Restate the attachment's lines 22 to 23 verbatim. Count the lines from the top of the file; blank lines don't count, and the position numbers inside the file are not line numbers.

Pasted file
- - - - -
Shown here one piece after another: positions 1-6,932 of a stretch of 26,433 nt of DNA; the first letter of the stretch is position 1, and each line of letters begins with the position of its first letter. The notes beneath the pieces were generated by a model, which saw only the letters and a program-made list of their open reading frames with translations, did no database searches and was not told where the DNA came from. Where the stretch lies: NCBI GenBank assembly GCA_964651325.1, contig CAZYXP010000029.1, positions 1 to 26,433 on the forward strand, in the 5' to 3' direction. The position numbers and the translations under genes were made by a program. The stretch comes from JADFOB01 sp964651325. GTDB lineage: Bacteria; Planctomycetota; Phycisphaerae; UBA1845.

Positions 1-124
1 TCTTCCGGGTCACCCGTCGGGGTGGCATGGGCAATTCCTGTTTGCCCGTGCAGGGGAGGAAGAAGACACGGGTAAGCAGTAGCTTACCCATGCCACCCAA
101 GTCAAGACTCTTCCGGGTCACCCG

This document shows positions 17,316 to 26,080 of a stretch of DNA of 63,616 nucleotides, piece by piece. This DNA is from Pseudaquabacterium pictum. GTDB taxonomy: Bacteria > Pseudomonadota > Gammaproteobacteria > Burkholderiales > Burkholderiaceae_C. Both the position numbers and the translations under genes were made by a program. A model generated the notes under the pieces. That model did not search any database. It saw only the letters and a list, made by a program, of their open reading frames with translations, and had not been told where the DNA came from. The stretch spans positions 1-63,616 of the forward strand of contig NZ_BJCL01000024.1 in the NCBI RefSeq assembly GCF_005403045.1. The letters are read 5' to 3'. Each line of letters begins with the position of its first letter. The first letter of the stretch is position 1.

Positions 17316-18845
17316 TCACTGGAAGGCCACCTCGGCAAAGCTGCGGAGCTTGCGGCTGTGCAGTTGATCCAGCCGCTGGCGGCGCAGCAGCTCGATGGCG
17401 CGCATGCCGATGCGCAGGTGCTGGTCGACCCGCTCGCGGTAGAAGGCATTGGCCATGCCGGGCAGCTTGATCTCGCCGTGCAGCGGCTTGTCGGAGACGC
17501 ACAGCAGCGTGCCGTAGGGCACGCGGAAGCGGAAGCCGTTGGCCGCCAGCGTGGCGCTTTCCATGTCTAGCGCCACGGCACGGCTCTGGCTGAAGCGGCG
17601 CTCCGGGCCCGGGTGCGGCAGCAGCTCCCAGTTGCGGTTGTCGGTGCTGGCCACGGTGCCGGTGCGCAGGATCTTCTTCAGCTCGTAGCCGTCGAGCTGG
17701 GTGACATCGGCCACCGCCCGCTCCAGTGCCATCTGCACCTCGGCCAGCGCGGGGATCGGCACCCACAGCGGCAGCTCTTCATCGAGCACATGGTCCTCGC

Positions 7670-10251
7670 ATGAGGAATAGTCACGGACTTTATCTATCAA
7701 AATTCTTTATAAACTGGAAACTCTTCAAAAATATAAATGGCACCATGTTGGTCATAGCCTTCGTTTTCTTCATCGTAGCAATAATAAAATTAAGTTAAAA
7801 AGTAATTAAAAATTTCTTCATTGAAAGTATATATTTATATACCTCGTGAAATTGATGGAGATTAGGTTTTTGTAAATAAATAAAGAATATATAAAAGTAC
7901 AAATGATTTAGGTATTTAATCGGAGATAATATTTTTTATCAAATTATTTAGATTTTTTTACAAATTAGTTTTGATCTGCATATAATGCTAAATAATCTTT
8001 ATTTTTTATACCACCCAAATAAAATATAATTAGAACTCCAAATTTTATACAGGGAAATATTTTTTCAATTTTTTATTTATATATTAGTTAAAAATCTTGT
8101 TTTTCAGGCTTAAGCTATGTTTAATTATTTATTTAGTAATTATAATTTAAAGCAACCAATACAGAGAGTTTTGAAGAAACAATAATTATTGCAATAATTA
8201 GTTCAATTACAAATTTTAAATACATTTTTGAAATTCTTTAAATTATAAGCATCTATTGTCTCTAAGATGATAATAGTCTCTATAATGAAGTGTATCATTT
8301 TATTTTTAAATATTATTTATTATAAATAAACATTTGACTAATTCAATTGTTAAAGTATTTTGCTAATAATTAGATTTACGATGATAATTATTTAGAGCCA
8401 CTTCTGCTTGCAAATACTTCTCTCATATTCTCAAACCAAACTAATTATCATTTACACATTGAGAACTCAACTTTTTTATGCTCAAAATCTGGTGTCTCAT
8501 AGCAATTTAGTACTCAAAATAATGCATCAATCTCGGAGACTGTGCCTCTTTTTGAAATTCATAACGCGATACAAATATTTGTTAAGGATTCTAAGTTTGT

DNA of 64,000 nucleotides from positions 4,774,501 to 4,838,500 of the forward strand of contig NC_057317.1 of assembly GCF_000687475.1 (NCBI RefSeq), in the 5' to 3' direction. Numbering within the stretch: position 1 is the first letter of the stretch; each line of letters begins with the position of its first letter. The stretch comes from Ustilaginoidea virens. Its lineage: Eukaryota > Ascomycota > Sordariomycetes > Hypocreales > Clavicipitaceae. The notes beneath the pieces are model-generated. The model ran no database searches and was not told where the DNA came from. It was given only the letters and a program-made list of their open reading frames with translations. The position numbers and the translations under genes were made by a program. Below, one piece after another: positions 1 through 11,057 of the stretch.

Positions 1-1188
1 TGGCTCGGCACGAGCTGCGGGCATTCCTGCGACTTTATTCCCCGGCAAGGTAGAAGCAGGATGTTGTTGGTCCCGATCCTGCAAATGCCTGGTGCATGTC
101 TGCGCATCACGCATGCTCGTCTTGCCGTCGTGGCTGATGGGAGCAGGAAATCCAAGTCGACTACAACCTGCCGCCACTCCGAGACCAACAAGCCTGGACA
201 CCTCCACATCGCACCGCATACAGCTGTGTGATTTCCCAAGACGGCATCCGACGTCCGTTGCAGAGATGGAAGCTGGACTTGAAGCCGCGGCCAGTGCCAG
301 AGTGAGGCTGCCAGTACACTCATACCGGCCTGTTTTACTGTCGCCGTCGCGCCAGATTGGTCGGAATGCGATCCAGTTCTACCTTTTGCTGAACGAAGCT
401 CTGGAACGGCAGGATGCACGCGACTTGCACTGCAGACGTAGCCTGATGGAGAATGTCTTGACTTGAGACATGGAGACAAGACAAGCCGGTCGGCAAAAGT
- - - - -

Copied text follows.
8501 AGCAATTTAGTACTCAAAATAATGCATCAATCTCGGAGACTGTGCCTCTTTTTGAAATTCATAACGCGATACAAATATTTGTTAAGGATTCTAAGTTTGT

DNA of 64,000 nucleotides from positions 4,774,501 to 4,838,500 of the forward strand of contig NC_057317.1 of assembly GCF_000687475.1 (NCBI RefSeq), in the 5' to 3' direction. Numbering within the stretch: position 1 is the first letter of the stretch; each line of letters begins with the position of its first letter. The stretch comes from Ustilaginoidea virens. Its lineage: Eukaryota > Ascomycota > Sordariomycetes > Hypocreales > Clavicipitaceae. The notes beneath the pieces are model-generated. The model ran no database searches and was not told where the DNA came from. It was given only the letters and a program-made list of their open reading frames with translations. The position numbers and the translations under genes were made by a program. Below, one piece after another: positions 1 through 11,057 of the stretch.